The opportunity for fans to experience the Necroscope 4-D Motion Picture, Showcasing 4-DX Special Effects is generating world-wide excitement and enthusiasm, in anticipation of this Feature-Length, History-Making Presentation, which is destined to redefine the horror genre and reshape modern vampire mythology.
This is the story of a boy blessed with the unique gift... the ability to converse with the dead. As a young man, he uses his ability to seek revenge for the cruel murder of his beloved mother. In doing so, he is swept up into a web of international intrique, but he is not the only man among us with a strange ability... in the shadow drenched hills of Romania another young man used his gift to learn the secret ways of the Necromancer... and now Harry is the only one who can save all of humanity.
After a year of negotiations Evolving Pictures Entertainment successfully purchases the movie rights to Brian Lumley's Necroscope® Novel. The collection of Necroscope® books have sold Millions of copies world-wide. A fan base of this magnitude bodes well for potential box-office revenues on a global basis. We are right now working with writers to adapt the novel to a Full-Length Feature Motion Picture, the first of which everyone involved, expects to be a Multi-Picture Franchise Blockbuster.
Glenn Hetrick, (a childhood friend of Jeffrey 'Brick Bronsky' Beltzner), owner of 'Optic Nerve' Special Effects Studio, introduced Mr. Lumley and the Necroscope® Book series to Evolving Pictures Entertainment. Glenn Hetrick is responsible for the special effects on 'The Hunger Games', 'X-files', 'Mad Men', 'Buffy and the Vampire Slayer', 'Crossing Jordan', 'Babylon 5', 'The Chronicles of Riddick', and much more. Glenn Hetrick will serve as Producer/Special Effects on the Necroscope® Franchise. Mr. Hetrick announced on the Season 3 finale of SyFy Channels's hit make-up special effects show, Face Off, that the Necroscope® Motion Picture is his next big project.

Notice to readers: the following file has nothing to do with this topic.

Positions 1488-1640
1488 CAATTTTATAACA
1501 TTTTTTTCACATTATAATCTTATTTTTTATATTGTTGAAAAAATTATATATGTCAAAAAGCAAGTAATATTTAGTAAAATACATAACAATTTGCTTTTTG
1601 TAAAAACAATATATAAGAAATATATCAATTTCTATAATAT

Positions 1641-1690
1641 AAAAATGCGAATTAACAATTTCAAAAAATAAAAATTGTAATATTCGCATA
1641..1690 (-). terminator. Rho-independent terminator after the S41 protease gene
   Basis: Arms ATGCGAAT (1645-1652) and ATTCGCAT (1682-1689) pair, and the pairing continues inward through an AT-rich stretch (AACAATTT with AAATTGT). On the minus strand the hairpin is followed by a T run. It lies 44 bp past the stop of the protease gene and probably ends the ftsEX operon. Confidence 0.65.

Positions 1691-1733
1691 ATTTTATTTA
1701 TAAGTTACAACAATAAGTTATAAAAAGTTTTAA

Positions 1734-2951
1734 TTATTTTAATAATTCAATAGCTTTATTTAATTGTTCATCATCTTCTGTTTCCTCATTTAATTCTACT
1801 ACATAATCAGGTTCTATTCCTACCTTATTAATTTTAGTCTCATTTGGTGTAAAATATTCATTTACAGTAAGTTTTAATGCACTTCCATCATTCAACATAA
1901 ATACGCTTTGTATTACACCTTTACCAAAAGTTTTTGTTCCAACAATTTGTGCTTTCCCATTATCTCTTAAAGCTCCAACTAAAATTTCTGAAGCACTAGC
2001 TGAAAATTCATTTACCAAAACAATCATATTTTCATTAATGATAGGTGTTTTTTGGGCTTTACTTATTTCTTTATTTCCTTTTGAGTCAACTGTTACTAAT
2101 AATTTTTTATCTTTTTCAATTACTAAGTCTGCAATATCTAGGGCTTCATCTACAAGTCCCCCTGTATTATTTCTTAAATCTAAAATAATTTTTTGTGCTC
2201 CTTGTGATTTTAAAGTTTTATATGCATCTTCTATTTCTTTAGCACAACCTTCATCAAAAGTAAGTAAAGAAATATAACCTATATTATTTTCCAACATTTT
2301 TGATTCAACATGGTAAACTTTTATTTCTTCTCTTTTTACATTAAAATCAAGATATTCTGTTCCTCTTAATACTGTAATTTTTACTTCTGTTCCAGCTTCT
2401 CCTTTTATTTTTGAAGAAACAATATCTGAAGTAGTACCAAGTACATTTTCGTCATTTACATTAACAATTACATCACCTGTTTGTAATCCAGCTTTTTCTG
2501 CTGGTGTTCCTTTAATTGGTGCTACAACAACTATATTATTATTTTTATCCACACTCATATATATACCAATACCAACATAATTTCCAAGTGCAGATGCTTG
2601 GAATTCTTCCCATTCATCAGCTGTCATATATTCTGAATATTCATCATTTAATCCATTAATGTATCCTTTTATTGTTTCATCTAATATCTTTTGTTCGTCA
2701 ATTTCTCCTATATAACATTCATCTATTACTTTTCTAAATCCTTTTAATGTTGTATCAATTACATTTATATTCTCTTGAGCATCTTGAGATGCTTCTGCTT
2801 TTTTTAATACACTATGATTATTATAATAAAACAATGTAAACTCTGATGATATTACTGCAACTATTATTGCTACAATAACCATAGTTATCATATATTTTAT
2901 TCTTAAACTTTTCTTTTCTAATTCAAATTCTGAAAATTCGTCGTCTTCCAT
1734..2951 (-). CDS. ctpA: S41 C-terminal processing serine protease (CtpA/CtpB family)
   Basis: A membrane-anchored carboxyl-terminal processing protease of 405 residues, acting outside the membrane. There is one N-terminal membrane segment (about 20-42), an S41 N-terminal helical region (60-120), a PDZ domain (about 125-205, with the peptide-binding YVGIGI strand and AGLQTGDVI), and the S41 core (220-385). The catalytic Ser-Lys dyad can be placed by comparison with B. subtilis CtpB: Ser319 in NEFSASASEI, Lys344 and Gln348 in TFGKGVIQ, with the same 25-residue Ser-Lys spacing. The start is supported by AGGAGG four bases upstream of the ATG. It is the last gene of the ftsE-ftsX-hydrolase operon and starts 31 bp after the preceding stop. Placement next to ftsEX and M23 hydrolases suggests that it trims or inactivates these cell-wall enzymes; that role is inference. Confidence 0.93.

Welcome to the captivating world of 'Necroscope' 4-D!
4-D film is a marketing term for an entertainment presentation system combining 3-D film with physical effects that occur in the theater in synchronization with the film. Effects simulated in a 4-D film may include heat, rain, wind, strobe lights, and vibration. Seats in 4-D venues may vibrate or move a few inches during the presentations. Other common chair effects include airjets, water sprays, and leg and back ticklers. Hall effects may include smoke, rain, lightning, air bubbles, and special smells.
Evolving Pictures Entertainment is on The Leading-Edge of 4-DX Technology
4-D Movies: Next Big Thing for U.S. Theaters?
CJ Group of South Korea hopes to furnish nearly 200 U.S. movie theaters with equipment that will move seats, emit scents, and perform other special effects.
As the giant spaceship crashes into the mysterious planet, the seats inside the theater heave back and forth and rumble like an earthquake.
'Back ticklers' in the seats thump as an astronaut dodges fireballs and rolls on the ground. A strobe light flashes and huge fans expel gusts of air reeking of smoke and gunpowder.
At the leading edge of the technology is South Korean Conglomerate CJ Group, which operates Asia's largest theater chain and has set up a laboratory near Grauman's Chinese Theatre in Hollywood to demonstrate and market its 4DX system.